Dr. Candace Pert is a celebrated neuroscientist and pharmacologist with over 250 published articles to her name, and lovingly called “The Goddess of Neuroscience” by her fans. She was the first to discover the opiate receptor, the first of the brain receptors to be found. This led to leaps and bounds of research on brain function. However, she did not receive proper recognition for her work, and instead got slighted by her supervisor, Solomon Snyder, in 1978.
Cure for leprosy
For hundreds of years, chaulmoogra oil, which was known to have negative side effects, was used to treat skin conditions like eczema, psoriasis, and Hansen’s disease, also known as leprosy. That was until Alice Augusta Ball, an extraordinary Black female chemist, revealed something remarkable in her groundbreaking research in a hospital in Hawaii. By extracting the active ingredient from chaulmoogra oil, she discovered the cure for leprosy in 1916. According to a source, Arthur L. Dean, chemist and president of the University of Hawaii, without having contributed to her work in any way, published her findings as the “Dean Method” rather than the “Ball Method”. It would be decades before she received her due credit for this discovery.
Computer programming language
Many are quite familiar with the contributions Dr. Grace M. Hopper has made to the field of computer science. Her work is celebrated across the world each year. However, she wasn’t exactly put on a pedestal when she created the first computer language compiler tools to program the IBM Harvard Mark I computer. While mathematician John von Neumann laid down the fundamental principles of computation, it was Hopper that invented codes to program it.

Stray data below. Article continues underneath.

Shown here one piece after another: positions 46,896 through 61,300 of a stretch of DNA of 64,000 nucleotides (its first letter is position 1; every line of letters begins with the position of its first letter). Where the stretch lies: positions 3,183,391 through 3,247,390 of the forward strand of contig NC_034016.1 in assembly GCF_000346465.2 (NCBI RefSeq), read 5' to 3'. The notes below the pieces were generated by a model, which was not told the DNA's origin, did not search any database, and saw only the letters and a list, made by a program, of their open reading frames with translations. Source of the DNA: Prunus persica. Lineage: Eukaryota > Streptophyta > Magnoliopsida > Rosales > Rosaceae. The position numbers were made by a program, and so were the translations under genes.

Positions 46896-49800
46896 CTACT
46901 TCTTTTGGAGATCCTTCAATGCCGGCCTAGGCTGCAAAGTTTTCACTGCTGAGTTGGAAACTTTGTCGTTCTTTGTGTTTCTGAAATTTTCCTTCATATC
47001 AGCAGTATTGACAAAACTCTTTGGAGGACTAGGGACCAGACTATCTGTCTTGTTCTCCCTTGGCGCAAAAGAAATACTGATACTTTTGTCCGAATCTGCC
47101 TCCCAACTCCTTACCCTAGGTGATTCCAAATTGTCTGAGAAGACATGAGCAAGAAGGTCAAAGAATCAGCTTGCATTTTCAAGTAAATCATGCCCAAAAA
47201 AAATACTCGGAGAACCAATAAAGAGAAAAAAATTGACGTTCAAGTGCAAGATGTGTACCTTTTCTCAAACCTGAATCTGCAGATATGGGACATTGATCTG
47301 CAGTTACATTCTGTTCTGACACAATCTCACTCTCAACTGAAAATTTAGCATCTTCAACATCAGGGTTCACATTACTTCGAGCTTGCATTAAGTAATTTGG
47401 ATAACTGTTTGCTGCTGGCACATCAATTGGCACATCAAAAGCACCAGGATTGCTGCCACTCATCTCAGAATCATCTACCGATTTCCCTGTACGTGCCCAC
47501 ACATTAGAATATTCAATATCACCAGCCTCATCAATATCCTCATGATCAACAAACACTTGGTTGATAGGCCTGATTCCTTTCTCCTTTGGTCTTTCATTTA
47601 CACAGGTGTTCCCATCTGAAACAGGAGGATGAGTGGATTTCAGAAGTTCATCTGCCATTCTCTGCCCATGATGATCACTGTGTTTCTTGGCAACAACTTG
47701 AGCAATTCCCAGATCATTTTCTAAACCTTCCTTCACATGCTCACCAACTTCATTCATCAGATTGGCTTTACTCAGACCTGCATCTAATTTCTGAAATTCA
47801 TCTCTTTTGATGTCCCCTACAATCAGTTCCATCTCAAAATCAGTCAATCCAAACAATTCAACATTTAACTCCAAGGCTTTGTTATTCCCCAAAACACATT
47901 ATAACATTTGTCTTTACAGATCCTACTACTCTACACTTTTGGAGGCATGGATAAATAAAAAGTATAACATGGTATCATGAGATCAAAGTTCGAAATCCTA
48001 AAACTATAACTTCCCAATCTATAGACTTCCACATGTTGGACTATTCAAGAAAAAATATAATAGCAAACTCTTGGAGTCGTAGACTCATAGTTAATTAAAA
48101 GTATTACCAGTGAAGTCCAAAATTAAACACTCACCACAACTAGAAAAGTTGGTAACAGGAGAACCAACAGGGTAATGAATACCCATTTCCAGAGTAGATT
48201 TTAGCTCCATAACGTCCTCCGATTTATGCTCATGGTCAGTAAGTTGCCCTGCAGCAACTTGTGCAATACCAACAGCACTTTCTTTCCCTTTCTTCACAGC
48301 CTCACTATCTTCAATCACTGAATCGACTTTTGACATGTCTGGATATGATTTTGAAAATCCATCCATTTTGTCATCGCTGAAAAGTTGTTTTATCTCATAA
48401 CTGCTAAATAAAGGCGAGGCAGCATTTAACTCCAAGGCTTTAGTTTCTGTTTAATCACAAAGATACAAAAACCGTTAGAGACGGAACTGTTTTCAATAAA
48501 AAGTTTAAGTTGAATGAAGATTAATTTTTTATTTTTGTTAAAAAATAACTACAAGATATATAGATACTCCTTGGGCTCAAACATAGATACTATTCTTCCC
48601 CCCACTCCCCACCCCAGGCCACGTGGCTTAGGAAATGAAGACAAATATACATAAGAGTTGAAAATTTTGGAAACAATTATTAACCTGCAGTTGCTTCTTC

When the hair straightener patented by Isaac K. Shero entered the market in 1909, women rejoiced. Before then, the curling iron had been invented around 1872 by Marcel Grateau, and he also laid claim to the straightener in the 1870s. It was, however, “the market” that overlooked the fact that Ada Harris, a schoolteacher in Indianapolis, claimed the patent for the straightener in 1895. By including a comb section with teeth, her invention combed and straightened the hair in one smooth motion.
Neuron stars, also called pulsars, are being used today by scientists to “study extreme states of matter, search for planets beyond Earth’s solar system and measure cosmic distances,” according to Space.com. While working as a research assistant at Cambridge, soon-to-be-astronomer Jocelyn Bell Burnell discovered irregular radio pulses. When she brought this to the attention of her team and her advisor, they uncovered that these were pulsars. As history goes, Burnell received no credit for this discovery, and in 1974 the Nobel Prize for Physics was awarded to Martin Ryle, and, you guessed it, her advisor Antony Hewish.